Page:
Vitamin D has a fundamental role in bone metabolism, and calcium homeostasis may also influence several other conditions including CVD. Moreover, Vitamin D deficiency has been linked to conditions such as hypertension, diabetes mellitus, metabolic syndrome, cardiac hypertrophy, and chronic kidney disease, which are also risk factors for CVDs.[3],[4],[5],[6],[7],[8] Epidemiologic studies have shown a strong association between Vitamin D deficiency and not only CVD risk factors but also myocardial infarction and all cause including cardiovascular mortality.[3],[4],[5],[6] Shanker et al.[9] showed that patients in the lower Vitamin D quartile had a higher risk for CAD; they did not find an association with the severity of CAD. Levels of 25(OH) D in healthy volunteers are independently associated with various measures of endothelial function, arterial stiffness, and coronary flow reserve.[10] In a subgroup of participants with Vitamin D deficiency, normalization of 25(OH) D levels at 6 months was associated with a significant increase in reactive hyperemia indices (monitoring endothelium-dependent relaxation). Similarly, in other studies, treatment with Vitamin D improved arterial stiffness (pulse wave velocity).

The purpose of this study was to determine the clinical implications of 25-hydroxy (OH) D levels in an unselected cohort of acute coronary syndrome (ACS) patients at the time of hospital admission and its possible association with in-hospital complications including morbidity and mortality. To do so, we have evaluated the plasma Vitamin D level and the correlation of plasma Vitamin D level as a prognostic marker with the clinical outcomes in patients with ACS.


  Methods Top


Study population

This was a prospective observational study enrolled a total of 310 patients from December 2015 to March 2018. The consecutive in-hospital patients with ACS diagnosed by the typical history of angina, electrocardiography changes, with or without cardiac enzymes were included in the study. ACS patients who had acute ST-segment elevation myocardial infarction (STEMI) were diagnosed according to third universal definition of myocardial infarction.[11] We have also enrolled patients with a history of ischemic heart diseases. ACS patients with chronic kidney disease, valvular heart disease, chronic heart disease, liver cirrhosis, alcoholic liver disease, use of corticosteroids and rifampicin, and patients who failed to give written consent were excluded from the study. The study was approved by the institutional ethics committee UNMICRC/CARDIO/2015/81.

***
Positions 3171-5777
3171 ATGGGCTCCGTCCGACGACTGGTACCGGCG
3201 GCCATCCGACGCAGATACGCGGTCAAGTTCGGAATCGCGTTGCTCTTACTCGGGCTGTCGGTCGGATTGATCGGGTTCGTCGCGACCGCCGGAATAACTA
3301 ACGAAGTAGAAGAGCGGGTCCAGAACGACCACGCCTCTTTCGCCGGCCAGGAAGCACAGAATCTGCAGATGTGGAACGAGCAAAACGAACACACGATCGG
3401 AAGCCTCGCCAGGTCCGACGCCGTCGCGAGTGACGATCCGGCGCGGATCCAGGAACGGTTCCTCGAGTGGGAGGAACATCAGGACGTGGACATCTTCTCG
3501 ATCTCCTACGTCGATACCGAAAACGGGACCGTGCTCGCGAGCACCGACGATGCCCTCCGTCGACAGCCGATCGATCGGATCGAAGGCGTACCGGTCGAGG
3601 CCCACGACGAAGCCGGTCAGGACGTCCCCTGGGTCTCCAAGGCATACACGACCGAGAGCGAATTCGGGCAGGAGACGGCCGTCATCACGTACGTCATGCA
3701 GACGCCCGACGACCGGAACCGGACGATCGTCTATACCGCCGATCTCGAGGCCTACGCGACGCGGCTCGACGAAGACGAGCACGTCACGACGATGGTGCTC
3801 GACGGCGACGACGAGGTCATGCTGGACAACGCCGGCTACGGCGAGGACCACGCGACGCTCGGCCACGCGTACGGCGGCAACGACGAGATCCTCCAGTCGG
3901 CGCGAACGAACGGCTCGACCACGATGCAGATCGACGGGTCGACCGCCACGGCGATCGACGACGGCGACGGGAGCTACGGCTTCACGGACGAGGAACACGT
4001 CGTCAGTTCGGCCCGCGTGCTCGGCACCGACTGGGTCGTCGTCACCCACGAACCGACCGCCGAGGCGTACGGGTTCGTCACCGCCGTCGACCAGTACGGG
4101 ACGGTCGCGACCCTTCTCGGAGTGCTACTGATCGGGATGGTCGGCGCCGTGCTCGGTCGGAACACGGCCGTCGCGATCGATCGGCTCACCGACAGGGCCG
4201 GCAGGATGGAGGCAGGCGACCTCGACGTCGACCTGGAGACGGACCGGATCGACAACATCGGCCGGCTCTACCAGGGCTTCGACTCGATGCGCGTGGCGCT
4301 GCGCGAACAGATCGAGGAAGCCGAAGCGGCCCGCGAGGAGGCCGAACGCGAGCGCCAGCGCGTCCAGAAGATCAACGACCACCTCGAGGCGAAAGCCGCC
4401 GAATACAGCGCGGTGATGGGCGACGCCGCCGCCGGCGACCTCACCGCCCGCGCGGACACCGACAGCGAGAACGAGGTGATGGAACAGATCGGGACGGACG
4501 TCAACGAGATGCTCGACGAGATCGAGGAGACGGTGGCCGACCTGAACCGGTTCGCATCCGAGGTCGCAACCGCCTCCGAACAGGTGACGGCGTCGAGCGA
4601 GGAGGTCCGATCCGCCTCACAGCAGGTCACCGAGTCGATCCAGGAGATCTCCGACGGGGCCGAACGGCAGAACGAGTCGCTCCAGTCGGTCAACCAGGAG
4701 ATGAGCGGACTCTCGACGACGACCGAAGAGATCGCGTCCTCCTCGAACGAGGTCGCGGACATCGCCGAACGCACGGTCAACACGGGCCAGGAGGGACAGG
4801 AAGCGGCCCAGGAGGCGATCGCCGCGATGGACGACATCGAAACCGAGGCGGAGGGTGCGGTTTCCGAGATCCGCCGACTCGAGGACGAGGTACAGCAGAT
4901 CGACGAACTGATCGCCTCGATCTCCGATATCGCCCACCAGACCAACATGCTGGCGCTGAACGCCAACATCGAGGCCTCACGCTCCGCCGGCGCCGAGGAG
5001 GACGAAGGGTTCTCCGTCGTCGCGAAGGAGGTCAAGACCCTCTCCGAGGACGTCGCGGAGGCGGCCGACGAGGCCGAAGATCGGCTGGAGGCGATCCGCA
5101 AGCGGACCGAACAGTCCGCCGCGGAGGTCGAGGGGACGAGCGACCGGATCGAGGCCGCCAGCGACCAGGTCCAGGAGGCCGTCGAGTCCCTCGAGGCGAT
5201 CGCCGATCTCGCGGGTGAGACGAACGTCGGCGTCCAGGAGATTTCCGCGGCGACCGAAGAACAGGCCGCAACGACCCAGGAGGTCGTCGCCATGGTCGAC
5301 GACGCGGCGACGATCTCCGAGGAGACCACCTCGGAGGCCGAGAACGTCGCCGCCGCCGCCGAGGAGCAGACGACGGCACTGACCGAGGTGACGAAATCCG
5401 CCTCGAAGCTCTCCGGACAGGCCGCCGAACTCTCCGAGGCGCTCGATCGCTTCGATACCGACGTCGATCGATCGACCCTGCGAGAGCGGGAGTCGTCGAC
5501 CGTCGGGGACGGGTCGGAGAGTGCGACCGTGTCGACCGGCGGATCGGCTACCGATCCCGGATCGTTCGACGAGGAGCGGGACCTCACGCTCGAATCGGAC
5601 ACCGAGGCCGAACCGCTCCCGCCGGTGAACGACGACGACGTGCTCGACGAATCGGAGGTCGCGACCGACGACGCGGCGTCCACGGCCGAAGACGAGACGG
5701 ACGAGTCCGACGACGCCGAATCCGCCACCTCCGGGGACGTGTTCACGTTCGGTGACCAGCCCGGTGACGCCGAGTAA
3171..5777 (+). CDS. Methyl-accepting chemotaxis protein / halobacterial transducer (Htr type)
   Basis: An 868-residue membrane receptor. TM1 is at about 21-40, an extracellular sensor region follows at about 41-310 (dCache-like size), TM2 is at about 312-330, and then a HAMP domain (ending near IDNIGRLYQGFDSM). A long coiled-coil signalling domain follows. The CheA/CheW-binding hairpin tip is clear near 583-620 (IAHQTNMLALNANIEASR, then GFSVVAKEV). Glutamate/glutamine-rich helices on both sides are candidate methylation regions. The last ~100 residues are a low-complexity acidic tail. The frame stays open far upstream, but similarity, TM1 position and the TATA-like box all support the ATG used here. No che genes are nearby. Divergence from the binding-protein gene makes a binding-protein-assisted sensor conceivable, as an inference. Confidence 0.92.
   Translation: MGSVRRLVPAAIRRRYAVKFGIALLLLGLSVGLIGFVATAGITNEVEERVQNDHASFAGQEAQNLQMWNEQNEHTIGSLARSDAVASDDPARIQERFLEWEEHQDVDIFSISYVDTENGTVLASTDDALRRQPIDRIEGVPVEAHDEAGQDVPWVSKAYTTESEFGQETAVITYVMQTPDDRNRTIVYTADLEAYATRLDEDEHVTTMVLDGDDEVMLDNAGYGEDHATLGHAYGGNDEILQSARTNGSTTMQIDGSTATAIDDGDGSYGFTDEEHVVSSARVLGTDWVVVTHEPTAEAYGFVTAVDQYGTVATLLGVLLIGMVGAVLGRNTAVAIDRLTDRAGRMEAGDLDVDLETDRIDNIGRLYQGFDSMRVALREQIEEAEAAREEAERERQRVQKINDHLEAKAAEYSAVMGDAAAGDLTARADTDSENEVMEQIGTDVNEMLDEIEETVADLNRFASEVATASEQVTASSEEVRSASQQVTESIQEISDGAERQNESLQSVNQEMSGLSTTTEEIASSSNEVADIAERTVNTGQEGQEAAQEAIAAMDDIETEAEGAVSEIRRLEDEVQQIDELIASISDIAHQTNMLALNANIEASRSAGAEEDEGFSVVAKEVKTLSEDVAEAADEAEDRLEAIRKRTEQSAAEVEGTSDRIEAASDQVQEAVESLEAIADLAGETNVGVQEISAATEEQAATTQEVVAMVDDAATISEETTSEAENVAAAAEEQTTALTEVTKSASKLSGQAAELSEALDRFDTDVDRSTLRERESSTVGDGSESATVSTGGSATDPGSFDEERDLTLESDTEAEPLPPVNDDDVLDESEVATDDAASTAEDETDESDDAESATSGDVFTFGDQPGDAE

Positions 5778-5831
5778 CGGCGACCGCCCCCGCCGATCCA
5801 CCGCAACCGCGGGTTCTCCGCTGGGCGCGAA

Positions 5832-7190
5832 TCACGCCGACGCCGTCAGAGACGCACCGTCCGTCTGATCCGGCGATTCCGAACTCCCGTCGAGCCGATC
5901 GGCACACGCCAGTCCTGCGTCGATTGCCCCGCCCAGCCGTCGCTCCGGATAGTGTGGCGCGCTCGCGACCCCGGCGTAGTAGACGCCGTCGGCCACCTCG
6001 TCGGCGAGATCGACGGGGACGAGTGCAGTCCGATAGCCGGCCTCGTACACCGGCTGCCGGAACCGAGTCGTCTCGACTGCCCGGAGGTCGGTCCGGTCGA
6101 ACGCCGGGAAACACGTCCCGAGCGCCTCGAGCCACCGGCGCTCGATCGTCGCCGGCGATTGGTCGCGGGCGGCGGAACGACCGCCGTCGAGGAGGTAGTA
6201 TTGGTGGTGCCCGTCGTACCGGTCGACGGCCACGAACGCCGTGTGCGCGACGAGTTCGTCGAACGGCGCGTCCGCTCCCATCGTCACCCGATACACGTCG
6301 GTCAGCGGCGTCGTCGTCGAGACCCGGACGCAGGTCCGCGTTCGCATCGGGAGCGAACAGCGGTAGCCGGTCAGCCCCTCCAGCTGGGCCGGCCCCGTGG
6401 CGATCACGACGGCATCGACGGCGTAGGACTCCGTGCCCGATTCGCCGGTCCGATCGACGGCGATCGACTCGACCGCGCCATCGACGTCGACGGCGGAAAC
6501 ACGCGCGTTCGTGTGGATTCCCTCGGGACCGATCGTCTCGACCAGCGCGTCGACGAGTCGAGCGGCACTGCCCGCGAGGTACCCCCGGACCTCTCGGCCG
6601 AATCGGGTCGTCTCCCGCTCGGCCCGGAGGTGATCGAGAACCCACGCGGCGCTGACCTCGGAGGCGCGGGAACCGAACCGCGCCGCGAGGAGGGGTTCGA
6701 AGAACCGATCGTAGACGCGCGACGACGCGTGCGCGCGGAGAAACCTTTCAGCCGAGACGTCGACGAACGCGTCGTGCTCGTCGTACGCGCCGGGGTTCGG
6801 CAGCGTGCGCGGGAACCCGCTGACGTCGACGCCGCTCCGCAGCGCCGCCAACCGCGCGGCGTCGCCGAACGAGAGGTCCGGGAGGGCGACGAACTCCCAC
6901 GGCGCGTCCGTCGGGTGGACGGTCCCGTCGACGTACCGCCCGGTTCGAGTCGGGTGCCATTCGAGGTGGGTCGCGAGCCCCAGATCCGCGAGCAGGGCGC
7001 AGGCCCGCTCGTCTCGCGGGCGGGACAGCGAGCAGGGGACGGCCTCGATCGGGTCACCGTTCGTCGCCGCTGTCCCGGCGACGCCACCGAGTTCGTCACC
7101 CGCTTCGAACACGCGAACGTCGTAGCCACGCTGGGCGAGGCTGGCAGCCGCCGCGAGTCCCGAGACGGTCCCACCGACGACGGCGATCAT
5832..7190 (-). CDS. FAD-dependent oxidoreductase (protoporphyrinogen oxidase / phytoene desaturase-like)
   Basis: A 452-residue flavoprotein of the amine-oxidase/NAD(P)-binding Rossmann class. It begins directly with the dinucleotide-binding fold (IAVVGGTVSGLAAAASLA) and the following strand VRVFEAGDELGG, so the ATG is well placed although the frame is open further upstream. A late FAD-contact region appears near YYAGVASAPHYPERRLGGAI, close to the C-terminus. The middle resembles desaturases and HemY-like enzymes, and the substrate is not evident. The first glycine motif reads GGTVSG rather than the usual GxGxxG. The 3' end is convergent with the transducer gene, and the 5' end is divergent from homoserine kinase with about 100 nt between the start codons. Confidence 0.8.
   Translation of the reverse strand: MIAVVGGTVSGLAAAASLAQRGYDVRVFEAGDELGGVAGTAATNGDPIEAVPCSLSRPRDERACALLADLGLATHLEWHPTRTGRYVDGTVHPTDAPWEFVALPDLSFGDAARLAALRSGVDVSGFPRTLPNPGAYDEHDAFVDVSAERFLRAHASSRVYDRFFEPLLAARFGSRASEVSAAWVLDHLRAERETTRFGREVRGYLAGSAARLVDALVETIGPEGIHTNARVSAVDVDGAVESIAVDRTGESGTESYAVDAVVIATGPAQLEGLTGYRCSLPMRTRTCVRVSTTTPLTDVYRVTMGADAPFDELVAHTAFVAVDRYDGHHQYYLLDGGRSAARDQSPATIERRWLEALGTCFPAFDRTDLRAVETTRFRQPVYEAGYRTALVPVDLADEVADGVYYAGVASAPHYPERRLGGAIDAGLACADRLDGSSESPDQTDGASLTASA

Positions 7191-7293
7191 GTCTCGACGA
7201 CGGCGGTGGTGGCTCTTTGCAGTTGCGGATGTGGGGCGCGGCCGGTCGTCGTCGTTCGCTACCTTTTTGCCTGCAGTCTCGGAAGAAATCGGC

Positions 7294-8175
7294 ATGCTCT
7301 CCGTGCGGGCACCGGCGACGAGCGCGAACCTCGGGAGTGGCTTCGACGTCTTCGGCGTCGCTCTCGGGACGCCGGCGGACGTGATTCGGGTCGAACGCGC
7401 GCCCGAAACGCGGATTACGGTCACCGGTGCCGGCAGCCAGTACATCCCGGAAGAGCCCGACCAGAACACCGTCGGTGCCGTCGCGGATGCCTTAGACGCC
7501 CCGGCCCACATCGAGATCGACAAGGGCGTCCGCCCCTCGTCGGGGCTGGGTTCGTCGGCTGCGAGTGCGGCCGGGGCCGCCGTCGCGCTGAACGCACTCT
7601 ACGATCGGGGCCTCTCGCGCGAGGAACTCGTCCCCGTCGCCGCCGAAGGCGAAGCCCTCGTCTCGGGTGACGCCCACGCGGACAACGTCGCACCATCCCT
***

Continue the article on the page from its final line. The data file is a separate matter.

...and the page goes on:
Procedure and data collection

The detailed history, previous medications, another baseline, and demographic data have been collected from patients at the time of enrollment. Patients were followed up at the scheduled and unscheduled visits at the department of cardiology.

Laboratory measurements

For all the enrolled patients, a venous blood sample was collected at the time of hospital admission for biological measurement of 25(OH) D level. Architect 25-OH Vitamin D assay (Abbott Diagnostics, Wiesbaden, Germany), with a limit of detection of 7 ng/ml, was used for serum 25(OH) D measurement. The cutoff values for classifying Vitamin D status were >30 ng/mL were considered normal Vitamin D level; between 29 and 21 ng/mL were classified as Vitamin D insufficiency, and <20 ng/mL as Vitamin D deficiency.[6],[7],[8],[12] All patients received standard medical treatment and coronary revascularization on the basis of the current standards of care recommended by published guidelines.[13]

Study endpoints

The primary endpoint of the study was all-cause death during hospitalization. The secondary endpoint was the in-hospital incidence of major adverse clinical events (MACEs). The MACE included major bleeding requiring a blood transfusion, acute pulmonary edema (with or without the need for mechanical ventilation), cardiogenic shock, clinically significant tachyarrhythmias (ventricular fibrillation, sustained ventricular tachycardia, and atrial fibrillation), and bradyarrhythmias (requiring pacemaker implantation and acute kidney injury).

Statistical analysis

The data analysis was done with “IBM SPSS version 20” (IBM Corp., New York, USA).